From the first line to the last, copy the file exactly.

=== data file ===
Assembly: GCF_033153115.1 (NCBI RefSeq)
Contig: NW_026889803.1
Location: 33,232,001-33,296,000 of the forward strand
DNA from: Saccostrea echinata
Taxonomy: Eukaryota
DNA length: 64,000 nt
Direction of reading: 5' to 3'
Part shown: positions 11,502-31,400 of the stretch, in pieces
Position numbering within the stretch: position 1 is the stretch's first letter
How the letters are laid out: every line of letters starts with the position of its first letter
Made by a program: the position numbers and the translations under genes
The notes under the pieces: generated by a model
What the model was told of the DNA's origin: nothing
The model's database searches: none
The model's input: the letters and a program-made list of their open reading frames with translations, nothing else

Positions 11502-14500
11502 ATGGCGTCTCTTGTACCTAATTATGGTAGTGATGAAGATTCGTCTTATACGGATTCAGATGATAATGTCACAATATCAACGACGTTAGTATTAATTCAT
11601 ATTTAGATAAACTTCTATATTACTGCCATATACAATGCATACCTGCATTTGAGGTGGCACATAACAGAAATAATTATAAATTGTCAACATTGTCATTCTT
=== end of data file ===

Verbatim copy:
Assembly: GCF_033153115.1 (NCBI RefSeq)
Contig: NW_026889803.1
Location: 33,232,001-33,296,000 of the forward strand
DNA from: Saccostrea echinata
Taxonomy: Eukaryota
DNA length: 64,000 nt
Direction of reading: 5' to 3'
Part shown: positions 11,502-31,400 of the stretch, in pieces
Position numbering within the stretch: position 1 is the stretch's first letter
How the letters are laid out: every line of letters starts with the position of its first letter
Made by a program: the position numbers and the translations under genes
The notes under the pieces: generated by a model
What the model was told of the DNA's origin: nothing
The model's database searches: none
The model's input: the letters and a program-made list of their open reading frames with translations, nothing else

Positions 11502-14500
11502 ATGGCGTCTCTTGTACCTAATTATGGTAGTGATGAAGATTCGTCTTATACGGATTCAGATGATAATGTCACAATATCAACGACGTTAGTATTAATTCAT
11601 ATTTAGATAAACTTCTATATTACTGCCATATACAATGCATACCTGCATTTGAGGTGGCACATAACAGAAATAATTATAAATTGTCAACATTGTCATTCTT